SALT LAKE CITY – America's Mountain States are known for sweeping landscapes that draw millions of tourists a year. The region is also known as America's "Suicide Belt," with rates twice or thrice as high as other parts of the country.
This problem baffled Perry Renshaw, a professor of psychiatry at the University of Utah. He never saw his fellow Utahns as more depressive than other Americans. So, he and a team of researchers devised a depression index, incorporating variables like the number of adults who had at least one major depression episode in the last year, and who had experienced serious psychological distress.
The swim test, developed 30 years ago by a French psychologist because rats don't show emotion, has a simple premise: Depressed rats immersed in water give up swimming after a few minutes, and are rescued by the researchers, while the happy rats keep treading water for at least five minutes. In this study, almost all the rats that spent extended time in higher altitudes gave up.
“The findings were almost too good to be true and that they look like they're drawn with crayons or something, because the effects are so very clear and strong,” Renshaw said. “The further you go up in altitude, starting about 2,000 feet, the more depression-like behavior you have.”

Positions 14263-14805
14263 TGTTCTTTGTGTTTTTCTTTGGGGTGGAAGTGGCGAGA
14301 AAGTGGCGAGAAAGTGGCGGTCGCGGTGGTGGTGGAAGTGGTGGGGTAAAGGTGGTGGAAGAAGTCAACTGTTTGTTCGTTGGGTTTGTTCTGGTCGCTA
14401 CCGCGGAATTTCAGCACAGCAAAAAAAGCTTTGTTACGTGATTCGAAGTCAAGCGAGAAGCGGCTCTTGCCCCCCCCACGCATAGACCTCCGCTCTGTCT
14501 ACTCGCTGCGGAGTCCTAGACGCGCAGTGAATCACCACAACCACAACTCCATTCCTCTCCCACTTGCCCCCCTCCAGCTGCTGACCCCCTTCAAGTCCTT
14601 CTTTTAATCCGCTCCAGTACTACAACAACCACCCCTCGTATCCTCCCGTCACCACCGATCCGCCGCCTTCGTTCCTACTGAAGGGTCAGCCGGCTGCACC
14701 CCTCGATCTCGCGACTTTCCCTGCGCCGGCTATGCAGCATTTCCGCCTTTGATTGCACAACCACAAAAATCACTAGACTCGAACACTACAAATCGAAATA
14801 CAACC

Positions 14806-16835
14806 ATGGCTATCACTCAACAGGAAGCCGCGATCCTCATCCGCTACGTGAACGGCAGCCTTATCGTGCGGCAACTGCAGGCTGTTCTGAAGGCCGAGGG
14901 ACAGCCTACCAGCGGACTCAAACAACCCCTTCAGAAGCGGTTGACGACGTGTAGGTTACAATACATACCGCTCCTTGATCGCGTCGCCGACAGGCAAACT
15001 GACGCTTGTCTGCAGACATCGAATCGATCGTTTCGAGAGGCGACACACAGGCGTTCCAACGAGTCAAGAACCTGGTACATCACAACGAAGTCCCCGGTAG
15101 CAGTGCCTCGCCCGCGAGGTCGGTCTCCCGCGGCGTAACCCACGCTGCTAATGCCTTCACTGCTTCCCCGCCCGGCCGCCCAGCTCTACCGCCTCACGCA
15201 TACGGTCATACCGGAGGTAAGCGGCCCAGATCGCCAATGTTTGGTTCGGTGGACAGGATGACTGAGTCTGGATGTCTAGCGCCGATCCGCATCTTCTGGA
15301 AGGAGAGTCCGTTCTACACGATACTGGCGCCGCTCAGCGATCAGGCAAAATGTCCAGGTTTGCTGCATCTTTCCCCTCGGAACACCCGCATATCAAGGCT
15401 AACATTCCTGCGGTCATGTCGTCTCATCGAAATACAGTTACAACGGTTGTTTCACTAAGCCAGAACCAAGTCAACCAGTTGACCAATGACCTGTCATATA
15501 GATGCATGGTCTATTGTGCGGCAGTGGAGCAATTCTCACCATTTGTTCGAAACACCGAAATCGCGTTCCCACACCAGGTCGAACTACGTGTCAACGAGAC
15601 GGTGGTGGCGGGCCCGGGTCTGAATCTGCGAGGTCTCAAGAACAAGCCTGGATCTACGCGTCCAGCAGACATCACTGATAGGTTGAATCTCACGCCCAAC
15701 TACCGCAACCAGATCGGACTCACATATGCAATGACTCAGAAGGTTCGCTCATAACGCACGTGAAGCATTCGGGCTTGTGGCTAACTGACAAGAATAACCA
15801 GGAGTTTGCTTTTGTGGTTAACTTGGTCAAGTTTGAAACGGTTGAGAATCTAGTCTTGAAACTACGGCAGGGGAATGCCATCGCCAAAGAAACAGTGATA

The results strongly suggested that the rats kept at high altitude had less serotonin to handle a situation of high stress. But when it comes to the flipside of the Utah Paradox – whether altitude can stimulate more enjoyment in a positive situation – there's another hormone involved: dopamine. And the researchers don't have a test for that yet.
Of course, Salt Lake City can't be razed to sea level. The Suicide Belt is stuck with its topography. But Renshaw hopes knowledge of the connection might be comforting to someone battling depression who lives in, or recently moved to, a high-altitude area. To overcome the condition, you don't have to move mountains; perhaps you just have to move you.
* Correction added Jan. 31: An earlier version of this article incorrectly listed a lower elevation for Sal Lake City.